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Actively Engage Students in Math Content and Practices With Interactive Simulations (B200)

[Explore and create : BYOD]

Monday, June 27, 8:30–9:30 am
CCC Mile High Ballroom 2A

favoritesAmanda McGarry  favoritesSusan Miller  
Interactive simulations are flexible tools for teaching content while also fostering engagement, reasoning, modeling and sense-making. Learn how to incorporate simulations into your classroom, facilitate inquiry-based activities and engage students in mathematical practices. Take home new ideas and lessons you can implement immediately.

Skill level: Beginner
Attendee devices: Devices useful
Attendee device specification: Laptop: Chromebook, PC, Mac
Tablet: Android, iOS, Windows
Participant accounts, software and other materials: It is useful for attendees to have java installed on their laptop computers so that they can experience all simulations, but many of the ones we will use run in a browser and will run on any device.
Focus: Digital age teaching & learning
Topic: Games and simulations
Grade level: 6-12
Subject area: Math
ISTE Standards: Teachers : Design and develop digital age learning experiences and assessments
Teachers : Facilitate and inspire student learning and creativity
Students : Creativity and innovation


Digital tote resources

ISTE_2016.pdf
Description: Presentation
http://phet.colorado.edu
Description: Presentation URL


Proposal summary

Purpose & objective

Participants will learn research-based instructional strategies for using interactive computer simulations in the classroom.

Participants will learn how to design and facilitate effective sim-based lessons that engage students in math content as well as the mathematical practices of problem-solving, reasoning, and authentic modeling.

Participants will reflect upon sample simulations, lessons, and videos of teacher practice, and discuss how these strategies can be applied in their own classrooms.

Outline

1. Introduction to Interactive Simulations for teaching and learning mathematics (10 minutes)
-Preview a math simulation from PhET (grade 9-12) ;

2. How do simulations help students learn mathematics and engage in mathematical practices? (10 minutes)
-Research base
-Preview a math simulation (grade 6-8) ;

3. What does a sim-based lesson look like? (30 minutes)
-Model sim-based lesson using a simulation, activity sheet, and lesson plan (participants will explore simulations on their devices and model student engagement)
-Reflect on features of lesson and how it could be employed in various classrooms
-Reflect on classroom video ;

4. Where can I find simulations, lessons, and teacher resources? (10 minutes)
-Explore the PhET website to find relevant resources (participants will explore website on their devices)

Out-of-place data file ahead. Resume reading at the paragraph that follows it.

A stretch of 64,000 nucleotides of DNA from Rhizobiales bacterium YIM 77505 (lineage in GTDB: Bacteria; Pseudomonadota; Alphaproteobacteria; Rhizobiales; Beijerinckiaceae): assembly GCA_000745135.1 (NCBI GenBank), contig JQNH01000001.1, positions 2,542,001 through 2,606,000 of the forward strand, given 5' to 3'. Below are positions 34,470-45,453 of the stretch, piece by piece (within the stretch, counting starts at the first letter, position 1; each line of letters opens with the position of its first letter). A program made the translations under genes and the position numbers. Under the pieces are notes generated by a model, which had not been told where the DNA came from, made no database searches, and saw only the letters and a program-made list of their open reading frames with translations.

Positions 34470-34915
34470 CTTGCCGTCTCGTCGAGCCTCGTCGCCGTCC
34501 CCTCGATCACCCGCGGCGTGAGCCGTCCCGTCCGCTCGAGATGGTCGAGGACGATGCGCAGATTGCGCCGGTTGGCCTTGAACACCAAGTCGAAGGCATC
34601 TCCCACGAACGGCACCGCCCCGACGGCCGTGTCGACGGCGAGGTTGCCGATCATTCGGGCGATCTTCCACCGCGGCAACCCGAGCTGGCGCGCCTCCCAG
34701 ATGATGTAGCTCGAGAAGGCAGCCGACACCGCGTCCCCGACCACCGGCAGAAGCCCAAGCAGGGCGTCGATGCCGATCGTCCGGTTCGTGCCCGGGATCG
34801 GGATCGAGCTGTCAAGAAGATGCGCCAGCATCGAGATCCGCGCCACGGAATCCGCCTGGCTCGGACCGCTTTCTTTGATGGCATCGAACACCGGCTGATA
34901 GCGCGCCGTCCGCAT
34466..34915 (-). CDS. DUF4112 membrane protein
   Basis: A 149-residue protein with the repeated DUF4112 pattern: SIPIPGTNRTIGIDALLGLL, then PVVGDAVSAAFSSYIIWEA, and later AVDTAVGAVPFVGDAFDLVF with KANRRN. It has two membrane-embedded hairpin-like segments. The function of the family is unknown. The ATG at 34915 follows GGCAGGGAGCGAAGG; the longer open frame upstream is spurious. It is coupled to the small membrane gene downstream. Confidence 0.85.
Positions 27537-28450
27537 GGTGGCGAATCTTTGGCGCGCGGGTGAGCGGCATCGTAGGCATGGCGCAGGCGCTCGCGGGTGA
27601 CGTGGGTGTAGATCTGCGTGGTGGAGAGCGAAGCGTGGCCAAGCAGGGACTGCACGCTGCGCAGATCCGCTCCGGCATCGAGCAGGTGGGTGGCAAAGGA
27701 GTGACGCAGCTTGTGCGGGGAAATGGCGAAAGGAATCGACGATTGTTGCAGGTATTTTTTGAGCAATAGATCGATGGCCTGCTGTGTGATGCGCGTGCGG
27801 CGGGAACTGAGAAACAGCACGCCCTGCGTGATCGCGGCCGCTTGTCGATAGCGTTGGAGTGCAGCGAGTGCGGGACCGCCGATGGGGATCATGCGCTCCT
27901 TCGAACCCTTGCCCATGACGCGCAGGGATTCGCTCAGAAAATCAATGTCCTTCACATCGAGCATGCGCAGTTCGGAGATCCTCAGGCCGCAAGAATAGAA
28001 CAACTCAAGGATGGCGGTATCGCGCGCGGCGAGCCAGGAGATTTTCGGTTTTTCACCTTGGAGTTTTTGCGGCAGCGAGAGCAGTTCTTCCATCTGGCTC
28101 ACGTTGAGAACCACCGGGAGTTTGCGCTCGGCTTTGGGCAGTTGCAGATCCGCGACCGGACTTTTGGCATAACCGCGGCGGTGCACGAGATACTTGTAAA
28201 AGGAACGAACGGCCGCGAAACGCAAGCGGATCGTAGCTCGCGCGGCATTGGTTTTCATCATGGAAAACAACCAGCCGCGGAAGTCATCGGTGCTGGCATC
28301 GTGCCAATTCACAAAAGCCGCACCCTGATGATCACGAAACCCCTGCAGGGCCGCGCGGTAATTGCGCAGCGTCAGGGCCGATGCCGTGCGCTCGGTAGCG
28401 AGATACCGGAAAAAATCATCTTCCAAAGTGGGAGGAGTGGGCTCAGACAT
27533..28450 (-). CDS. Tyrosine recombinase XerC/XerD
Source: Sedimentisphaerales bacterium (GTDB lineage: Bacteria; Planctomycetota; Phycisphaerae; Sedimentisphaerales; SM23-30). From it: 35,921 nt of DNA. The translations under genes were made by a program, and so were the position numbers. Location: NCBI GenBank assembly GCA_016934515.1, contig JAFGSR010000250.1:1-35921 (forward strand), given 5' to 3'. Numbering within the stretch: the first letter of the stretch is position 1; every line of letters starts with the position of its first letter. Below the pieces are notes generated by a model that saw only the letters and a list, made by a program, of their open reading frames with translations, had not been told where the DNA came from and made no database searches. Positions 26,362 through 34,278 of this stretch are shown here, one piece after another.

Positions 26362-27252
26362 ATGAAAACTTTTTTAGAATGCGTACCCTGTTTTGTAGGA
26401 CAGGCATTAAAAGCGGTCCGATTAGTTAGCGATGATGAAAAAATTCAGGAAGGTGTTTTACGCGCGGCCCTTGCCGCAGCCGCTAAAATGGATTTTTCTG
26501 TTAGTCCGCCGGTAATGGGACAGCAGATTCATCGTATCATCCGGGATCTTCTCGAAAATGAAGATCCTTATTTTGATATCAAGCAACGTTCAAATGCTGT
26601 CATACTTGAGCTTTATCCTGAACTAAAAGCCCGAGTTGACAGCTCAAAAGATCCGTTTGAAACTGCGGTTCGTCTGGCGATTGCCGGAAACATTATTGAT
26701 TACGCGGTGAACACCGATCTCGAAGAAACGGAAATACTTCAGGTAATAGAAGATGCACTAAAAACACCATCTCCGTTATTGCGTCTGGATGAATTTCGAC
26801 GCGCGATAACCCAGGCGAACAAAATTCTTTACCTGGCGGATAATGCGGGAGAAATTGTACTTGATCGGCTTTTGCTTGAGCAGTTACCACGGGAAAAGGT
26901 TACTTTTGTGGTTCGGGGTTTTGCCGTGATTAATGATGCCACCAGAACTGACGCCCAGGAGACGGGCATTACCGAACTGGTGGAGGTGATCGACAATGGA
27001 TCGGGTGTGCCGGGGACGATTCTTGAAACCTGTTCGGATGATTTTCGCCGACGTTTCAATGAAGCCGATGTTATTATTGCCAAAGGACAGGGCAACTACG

Supporting research

A meta-analysis of research on simulations in STEM education provides evidence for the benefits of simulations in STEM learning:
D’Angelo, C., Rutstein, D., Harris, C., Bernard, R., Borokhovski, E. & Haertel, G. Simulations for STEM Learning: Systematic Review and Meta-Analysis. (SRI International, 2014).

Simulations and activity design presented here are aligned with the research base provided by these National Research Council documents:
How People Learn: Brain, Mind, Experience, and School. (National Academy Press, 2000).
How Students Learn: History, Mathematics, and Science in the Classroom. (National Academies Press, 2005).

These articles discuss the use of simulations to address the CCSS in Mathematics, and the second includes research results of improved student learning.
Hensberry, K. K. R., Paul, A. J., Moore, E. B., Podolefsky, N. S. & Perkins, K. K. PhET Interactive Simulations: New Tools to Achieve Common Core Mathematics Standards. in Common Core Mathematics Standards and Implementing Digital Technologies: (ed. Polly, D.) (IGI Global, 2013).

Hensberry, K., Moore, E. & Perkins, K. (2015). Effective Student Learning of Fractions with an Interactive Simulation. Journal of Computers in Mathematics and Science Teaching, 34(3), 273-298. Chesapeake, VA: Association for the Advancement of Computing in Education (AACE).

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Presenters

favorites Amanda McGarry, University of Colorado Boulder

favorites Susan Miller, University of Colorado

Susan Miller left a career in engineering to teach math to middle school students for eight years before deciding to pursue a doctoral degree in the School of Education, at the University of Colorado Boulder. Specializing in math curriculum and instruction, her research interests include math teacher education and the use of simulations and computational thinking to support mathematizing. She also co-parents four children from 16 to 23 years old.